Debt is often crippling for Tennessee families. According to a recent report, on average, Tennesseans have more debt than they earn. That is, residents of the Volunteer State make roughly $52,400 per year while owing 108% of their incomes to debt.
As you likely know, debt is often part of life. Unless you have limitless wealth, you probably need to take on some debt for attending school, paying medical expenses or living in your home. Still, too much debt may complicate your financial future. How much debt is too much, though?
Even though your spending habits may not be exactly the same as your family members’ or friends’, debt affects most individuals similarly. That is, you may experience anxiety, sadness or even depression if you have too many financial obligations you must meet. To determine how much debt you can afford, though, you can rely on basic math to determine your debt-to-income ratio.
Before you calculate your debt-to-income ratio, you must understand a couple terms. First, your recurring debt is everything you owe on a monthly basis. Consider your mortgage or rent, car payment, credit card balances, student loans and other obligations when determining your recurring debt. You also must determine your gross monthly income. Put simply, this amount is what you make before taxes and other deductions.
Once you determine your recurring debt and gross monthly income, you are ready to calculate your debt-to-income ratio. The math is simple: Divide your recurring debt by your gross monthly income. Then, move the decimal a couple places to the left to turn your calculation into a percentage.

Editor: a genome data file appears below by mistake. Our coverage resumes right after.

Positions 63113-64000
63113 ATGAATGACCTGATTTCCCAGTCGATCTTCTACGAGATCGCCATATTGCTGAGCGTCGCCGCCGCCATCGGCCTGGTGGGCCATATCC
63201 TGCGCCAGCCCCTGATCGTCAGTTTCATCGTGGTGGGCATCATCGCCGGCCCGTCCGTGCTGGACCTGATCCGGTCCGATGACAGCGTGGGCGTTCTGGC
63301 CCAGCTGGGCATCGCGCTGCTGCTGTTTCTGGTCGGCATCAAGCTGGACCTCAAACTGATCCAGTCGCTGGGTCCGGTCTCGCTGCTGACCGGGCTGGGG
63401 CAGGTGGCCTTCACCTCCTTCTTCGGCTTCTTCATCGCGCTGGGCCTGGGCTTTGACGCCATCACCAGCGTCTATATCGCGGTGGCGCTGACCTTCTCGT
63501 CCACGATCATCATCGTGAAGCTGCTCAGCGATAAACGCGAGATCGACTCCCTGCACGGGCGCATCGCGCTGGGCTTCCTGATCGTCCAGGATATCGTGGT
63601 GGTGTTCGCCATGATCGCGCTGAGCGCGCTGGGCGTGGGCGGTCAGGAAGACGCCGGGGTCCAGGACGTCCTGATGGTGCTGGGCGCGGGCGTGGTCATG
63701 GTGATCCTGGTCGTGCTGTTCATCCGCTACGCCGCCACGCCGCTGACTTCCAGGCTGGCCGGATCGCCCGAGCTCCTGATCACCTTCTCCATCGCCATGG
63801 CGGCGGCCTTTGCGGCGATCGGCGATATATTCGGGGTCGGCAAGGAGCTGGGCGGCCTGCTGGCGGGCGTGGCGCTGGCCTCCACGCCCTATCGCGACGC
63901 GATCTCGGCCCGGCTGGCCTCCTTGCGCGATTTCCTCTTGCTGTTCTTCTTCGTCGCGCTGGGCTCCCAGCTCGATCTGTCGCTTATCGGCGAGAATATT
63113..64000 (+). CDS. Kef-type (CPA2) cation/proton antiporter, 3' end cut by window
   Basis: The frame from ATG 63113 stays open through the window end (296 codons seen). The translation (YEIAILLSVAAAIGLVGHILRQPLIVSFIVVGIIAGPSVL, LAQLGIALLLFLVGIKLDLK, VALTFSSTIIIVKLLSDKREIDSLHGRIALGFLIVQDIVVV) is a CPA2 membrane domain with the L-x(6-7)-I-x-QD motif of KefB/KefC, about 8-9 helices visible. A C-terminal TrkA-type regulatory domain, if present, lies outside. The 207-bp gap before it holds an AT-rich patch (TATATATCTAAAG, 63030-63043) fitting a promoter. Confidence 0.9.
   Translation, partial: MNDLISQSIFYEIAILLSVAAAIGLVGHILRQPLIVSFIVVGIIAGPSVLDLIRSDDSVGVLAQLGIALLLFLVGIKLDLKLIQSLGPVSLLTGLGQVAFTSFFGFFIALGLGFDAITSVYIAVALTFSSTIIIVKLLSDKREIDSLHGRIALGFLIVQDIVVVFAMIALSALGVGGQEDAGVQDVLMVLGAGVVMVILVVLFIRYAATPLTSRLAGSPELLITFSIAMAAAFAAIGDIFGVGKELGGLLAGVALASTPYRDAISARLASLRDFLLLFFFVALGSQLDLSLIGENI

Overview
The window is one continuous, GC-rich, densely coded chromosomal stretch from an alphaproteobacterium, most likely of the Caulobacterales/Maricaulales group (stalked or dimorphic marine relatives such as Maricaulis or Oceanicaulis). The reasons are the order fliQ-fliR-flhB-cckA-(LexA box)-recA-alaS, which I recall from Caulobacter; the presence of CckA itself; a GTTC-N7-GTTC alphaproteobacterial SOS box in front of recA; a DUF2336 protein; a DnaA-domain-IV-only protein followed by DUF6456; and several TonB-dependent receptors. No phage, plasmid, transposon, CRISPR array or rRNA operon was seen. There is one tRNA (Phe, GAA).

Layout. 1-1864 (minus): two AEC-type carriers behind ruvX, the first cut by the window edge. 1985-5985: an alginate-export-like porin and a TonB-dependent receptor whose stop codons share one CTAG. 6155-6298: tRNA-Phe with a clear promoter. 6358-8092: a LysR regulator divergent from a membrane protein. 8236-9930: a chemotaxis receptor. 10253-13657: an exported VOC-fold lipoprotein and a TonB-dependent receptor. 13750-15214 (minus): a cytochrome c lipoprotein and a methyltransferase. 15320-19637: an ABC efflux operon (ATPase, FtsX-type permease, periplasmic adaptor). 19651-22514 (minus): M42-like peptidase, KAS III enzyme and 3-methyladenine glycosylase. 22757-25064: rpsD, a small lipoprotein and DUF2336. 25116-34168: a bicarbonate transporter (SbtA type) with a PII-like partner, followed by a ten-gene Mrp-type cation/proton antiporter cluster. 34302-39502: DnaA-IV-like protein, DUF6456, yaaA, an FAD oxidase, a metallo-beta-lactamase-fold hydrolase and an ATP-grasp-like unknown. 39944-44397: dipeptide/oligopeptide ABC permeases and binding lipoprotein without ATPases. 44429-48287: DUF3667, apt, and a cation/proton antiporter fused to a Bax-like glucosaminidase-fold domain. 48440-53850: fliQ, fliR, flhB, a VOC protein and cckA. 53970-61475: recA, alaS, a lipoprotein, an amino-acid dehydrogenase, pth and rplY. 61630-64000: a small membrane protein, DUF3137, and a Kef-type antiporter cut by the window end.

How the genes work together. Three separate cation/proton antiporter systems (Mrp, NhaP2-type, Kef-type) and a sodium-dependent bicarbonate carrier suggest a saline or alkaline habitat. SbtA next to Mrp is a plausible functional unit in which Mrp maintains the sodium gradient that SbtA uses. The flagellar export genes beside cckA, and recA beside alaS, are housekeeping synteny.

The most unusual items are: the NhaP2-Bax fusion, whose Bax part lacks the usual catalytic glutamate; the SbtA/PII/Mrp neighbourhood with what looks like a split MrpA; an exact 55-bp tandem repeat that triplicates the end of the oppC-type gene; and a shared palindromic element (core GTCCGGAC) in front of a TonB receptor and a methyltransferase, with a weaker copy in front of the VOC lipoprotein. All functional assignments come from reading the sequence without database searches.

While there is nothing wrong with having some debt, you probably do not want to acquire too much of it. Generally, financial advisors believe a debt-to-income ratio above 20% is too high. If your ratio climbs higher than 40%, though, you may have difficulty obtaining a mortgage or other types of loans. Of course, if you must pay more on outstanding debt each month than you earn, you can neither keep your creditors happy nor effectively provide for yourself and your family.
If you have too much debt, you may dread answering the phone. You do not, however, have to let your debt situation ruin your life. By understanding how much debt is too much, you can better plan for a successful financial future.